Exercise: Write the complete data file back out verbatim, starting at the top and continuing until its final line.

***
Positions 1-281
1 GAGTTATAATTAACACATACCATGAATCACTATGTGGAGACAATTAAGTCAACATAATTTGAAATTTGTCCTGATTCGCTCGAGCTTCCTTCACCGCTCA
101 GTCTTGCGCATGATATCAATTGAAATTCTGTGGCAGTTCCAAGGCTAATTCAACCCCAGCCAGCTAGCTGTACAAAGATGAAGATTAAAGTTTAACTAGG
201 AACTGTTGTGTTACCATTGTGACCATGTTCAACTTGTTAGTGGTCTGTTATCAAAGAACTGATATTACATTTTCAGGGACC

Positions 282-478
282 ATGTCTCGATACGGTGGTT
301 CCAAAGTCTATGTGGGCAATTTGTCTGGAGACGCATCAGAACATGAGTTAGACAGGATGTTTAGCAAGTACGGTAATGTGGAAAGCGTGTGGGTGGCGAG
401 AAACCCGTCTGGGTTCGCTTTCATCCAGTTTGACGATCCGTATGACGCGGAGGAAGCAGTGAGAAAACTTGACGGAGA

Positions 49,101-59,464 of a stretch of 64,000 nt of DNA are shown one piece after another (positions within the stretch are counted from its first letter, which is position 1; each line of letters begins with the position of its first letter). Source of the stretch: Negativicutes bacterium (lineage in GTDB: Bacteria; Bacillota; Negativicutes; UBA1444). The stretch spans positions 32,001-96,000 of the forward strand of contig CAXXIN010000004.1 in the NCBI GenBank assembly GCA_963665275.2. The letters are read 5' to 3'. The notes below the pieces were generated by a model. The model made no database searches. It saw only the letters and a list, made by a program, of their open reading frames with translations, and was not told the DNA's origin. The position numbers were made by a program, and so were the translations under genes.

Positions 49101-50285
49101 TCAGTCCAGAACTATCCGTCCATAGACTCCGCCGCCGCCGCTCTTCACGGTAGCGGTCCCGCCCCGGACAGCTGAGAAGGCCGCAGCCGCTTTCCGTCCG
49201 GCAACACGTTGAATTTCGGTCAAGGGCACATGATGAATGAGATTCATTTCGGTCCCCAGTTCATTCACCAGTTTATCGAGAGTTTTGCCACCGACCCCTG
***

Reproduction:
Positions 1-281
1 GAGTTATAATTAACACATACCATGAATCACTATGTGGAGACAATTAAGTCAACATAATTTGAAATTTGTCCTGATTCGCTCGAGCTTCCTTCACCGCTCA
101 GTCTTGCGCATGATATCAATTGAAATTCTGTGGCAGTTCCAAGGCTAATTCAACCCCAGCCAGCTAGCTGTACAAAGATGAAGATTAAAGTTTAACTAGG
201 AACTGTTGTGTTACCATTGTGACCATGTTCAACTTGTTAGTGGTCTGTTATCAAAGAACTGATATTACATTTTCAGGGACC

Positions 282-478
282 ATGTCTCGATACGGTGGTT
301 CCAAAGTCTATGTGGGCAATTTGTCTGGAGACGCATCAGAACATGAGTTAGACAGGATGTTTAGCAAGTACGGTAATGTGGAAAGCGTGTGGGTGGCGAG
401 AAACCCGTCTGGGTTCGCTTTCATCCAGTTTGACGATCCGTATGACGCGGAGGAAGCAGTGAGAAAACTTGACGGAGA

Positions 49,101-59,464 of a stretch of 64,000 nt of DNA are shown one piece after another (positions within the stretch are counted from its first letter, which is position 1; each line of letters begins with the position of its first letter). Source of the stretch: Negativicutes bacterium (lineage in GTDB: Bacteria; Bacillota; Negativicutes; UBA1444). The stretch spans positions 32,001-96,000 of the forward strand of contig CAXXIN010000004.1 in the NCBI GenBank assembly GCA_963665275.2. The letters are read 5' to 3'. The notes below the pieces were generated by a model. The model made no database searches. It saw only the letters and a list, made by a program, of their open reading frames with translations, and was not told the DNA's origin. The position numbers were made by a program, and so were the translations under genes.

Positions 49101-50285
49101 TCAGTCCAGAACTATCCGTCCATAGACTCCGCCGCCGCCGCTCTTCACGGTAGCGGTCCCGCCCCGGACAGCTGAGAAGGCCGCAGCCGCTTTCCGTCCG
49201 GCAACACGTTGAATTTCGGTCAAGGGCACATGATGAATGAGATTCATTTCGGTCCCCAGTTCATTCACCAGTTTATCGAGAGTTTTGCCACCGACCCCTG